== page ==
The psychiatrist put her on Zoloft in November of 2003 and at first she really seemed to improve. Her dark moods disappeared. But then she began to do really odd things. She began to exhibit the "superman complex" where she showed no fear about anything. She would jump off of the very top of our jungle gym just for fun. A few times she climbed out of her second-story bedroom window and jumped down to the ground, again for fun. Then she began to make these weird concoctions in the kitchen from all sorts of different things. She called them potions. I found tools from Bill's toolbox in her closet, with evidence she had been trying to dig up the wood floor. She told me she was making an escape tunnel. By this time we were very uneasy about her state of mind. Zoloft had been implicated in the news about the same time for being a strong trigger for suicidal thoughts and behavior in children and teens, but she didn't seem depressed, just really full of herself. One day she actually broke into an empty house on our street and pretended that was her new hideaway. The policeman we called to explain this too couldn't believe that a seven year old had done that.
The climax was when she got on her little bike and rode far away, across a bridge, through a heavily traveled area, and into an entirely different neighborhood, several miles away, one we had only ever gone to by car. We were incredulous when she rode up breathlessly and told us of her great feat. But then she began to describe in detail a particular area that I know I had never taken her to, but I was familiar with, and we realized to our complete horror that she probably had executed this dangerous trip .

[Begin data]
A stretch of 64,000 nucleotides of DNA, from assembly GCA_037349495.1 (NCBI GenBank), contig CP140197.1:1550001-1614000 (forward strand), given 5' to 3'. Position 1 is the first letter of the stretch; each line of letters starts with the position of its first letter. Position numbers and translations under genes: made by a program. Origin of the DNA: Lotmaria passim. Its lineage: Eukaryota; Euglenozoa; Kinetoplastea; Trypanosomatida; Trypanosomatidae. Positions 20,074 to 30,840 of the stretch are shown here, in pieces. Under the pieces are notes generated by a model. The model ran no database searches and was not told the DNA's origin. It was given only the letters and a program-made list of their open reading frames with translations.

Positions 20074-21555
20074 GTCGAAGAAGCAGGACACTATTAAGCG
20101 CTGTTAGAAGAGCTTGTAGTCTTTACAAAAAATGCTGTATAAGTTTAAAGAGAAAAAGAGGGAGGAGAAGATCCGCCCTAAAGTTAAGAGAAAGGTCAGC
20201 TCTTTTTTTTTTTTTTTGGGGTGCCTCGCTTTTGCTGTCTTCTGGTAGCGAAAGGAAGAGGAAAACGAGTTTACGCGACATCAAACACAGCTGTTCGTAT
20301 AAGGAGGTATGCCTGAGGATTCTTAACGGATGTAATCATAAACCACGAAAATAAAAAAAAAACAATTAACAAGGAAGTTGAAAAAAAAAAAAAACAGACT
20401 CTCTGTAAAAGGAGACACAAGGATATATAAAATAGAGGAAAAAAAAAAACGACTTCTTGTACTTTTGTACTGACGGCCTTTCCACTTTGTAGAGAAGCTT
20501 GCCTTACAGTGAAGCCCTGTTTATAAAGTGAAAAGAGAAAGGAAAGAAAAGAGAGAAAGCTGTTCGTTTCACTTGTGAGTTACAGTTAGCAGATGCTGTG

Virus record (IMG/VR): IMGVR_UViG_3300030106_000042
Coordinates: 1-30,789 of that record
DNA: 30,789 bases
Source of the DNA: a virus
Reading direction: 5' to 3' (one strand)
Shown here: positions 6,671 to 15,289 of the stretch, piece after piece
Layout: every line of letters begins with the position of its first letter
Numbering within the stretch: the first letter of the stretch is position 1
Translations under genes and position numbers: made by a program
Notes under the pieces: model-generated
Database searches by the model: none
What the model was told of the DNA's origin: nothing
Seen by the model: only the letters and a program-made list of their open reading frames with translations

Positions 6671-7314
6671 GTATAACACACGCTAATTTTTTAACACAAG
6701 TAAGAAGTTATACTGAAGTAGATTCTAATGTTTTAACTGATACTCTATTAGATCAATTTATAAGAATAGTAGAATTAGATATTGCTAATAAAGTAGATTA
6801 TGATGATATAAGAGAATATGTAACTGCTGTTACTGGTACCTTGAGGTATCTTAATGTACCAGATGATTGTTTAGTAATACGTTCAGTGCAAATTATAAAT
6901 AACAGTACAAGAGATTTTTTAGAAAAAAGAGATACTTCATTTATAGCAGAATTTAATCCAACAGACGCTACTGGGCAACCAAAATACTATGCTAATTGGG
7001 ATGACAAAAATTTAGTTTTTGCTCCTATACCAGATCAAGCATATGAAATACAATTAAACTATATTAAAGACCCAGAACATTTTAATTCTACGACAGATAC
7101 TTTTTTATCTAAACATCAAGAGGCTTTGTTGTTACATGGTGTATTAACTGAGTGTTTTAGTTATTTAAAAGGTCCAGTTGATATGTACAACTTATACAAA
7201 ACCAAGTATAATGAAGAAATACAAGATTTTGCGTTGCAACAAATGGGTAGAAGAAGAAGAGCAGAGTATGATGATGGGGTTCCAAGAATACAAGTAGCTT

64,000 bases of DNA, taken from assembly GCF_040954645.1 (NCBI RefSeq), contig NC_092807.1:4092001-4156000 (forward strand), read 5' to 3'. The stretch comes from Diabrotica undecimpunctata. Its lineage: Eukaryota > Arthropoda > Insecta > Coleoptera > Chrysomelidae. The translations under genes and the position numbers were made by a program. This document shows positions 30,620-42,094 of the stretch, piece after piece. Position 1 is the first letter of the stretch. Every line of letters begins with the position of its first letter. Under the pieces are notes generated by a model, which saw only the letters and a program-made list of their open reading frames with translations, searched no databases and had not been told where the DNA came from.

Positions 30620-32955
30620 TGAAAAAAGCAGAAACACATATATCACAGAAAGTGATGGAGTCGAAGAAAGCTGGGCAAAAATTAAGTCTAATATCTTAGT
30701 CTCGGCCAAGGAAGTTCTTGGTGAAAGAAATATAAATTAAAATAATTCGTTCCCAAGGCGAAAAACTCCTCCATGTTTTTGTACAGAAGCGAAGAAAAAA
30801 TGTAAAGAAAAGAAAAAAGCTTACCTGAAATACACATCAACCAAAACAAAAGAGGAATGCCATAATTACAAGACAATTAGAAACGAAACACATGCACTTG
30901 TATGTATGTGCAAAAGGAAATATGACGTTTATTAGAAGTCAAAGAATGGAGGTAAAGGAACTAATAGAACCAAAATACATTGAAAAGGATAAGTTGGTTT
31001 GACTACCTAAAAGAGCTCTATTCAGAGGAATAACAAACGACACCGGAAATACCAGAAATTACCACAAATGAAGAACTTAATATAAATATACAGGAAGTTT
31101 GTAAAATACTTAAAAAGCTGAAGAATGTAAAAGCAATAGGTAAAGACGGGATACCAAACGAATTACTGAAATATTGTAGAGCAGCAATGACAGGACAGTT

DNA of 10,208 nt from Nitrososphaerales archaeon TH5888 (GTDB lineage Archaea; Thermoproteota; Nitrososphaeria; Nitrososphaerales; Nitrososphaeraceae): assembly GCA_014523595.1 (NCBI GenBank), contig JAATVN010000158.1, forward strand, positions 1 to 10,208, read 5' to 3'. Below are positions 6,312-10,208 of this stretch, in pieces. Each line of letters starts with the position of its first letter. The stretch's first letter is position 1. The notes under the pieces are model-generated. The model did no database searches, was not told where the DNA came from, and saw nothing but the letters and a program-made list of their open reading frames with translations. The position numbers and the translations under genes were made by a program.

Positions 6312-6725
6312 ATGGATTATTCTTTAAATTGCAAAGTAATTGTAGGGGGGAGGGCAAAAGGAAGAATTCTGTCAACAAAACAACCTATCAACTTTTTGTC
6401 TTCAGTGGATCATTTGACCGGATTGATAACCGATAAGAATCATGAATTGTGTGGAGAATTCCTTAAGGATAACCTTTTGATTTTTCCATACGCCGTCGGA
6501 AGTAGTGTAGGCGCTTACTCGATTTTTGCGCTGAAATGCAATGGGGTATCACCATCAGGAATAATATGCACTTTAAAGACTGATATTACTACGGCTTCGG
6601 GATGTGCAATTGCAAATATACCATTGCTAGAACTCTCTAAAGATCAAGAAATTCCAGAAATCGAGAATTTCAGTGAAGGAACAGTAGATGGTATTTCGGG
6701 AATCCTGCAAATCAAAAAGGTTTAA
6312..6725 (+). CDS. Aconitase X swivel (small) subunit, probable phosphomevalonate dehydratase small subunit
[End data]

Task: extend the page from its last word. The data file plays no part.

We took away the bike and locked it in the shed. She got very angry, punched my husband in the stomach hard, grabbed an axe from the garage and began to swing at the doors, puncturing the plastic with ugly gashes. As we watched her rage and chop from the kitchen window, we got her psychologist and psychiatrist on the phone, and my doctor sister. They all said take her immediately to the psych hospital. While we were talking, she turned toward us and held the axe up to her neck, threatening to kill herself. Fear gripped my heart as I watched my precious and beautiful little girl seemingly possessed by an inner monster trying to kill her. I ran out to her, and she dropped the axe and was crying and saying how scared she was. We bundled her into the car and drove to the hospital. There she was admitted for a week. They told us she was probably bipolar and was reacting negatively to the anti-depressant, as a bipolar child would. We didn't want to believe it, resisting the diagnosis initially. But they put her on a mood-stabilizer, Trileptal, and took her off of the Zoloft. She began to improve, and so we concluded she likely was bipolar.
Bill's dad is bipolar and depression does run in my family, but I never thought that meant I could have a child who was genetically predisposed to have a childhood mood disorder. An incurable, lifetime one. One with stigma and heartache attached to it. We grieved. It took weeks for the Trileptal to really have its full effect, and then she was better. Still bipolar, but better. At that time, we had no idea how much our daughter would suffer over the next six years. She has been hospitalized every year since then, sometimes twice a year, because of big mood swings or, even worse, hearing or seeing things. Usually one of her meds has petered out, or she needs something added. This has been much much harder than we imagined.
A bipolar child is different from a bipolar adult in many ways, and I will explain that in some other post. If a child is diagnosed young, it usually means they will have a more severe form of the disorder as an adult. That news was not what we wanted to hear. But this is what God has given us. So we have to just keep going, keep loving her and accept the fact that we will be caregivers for quite a while.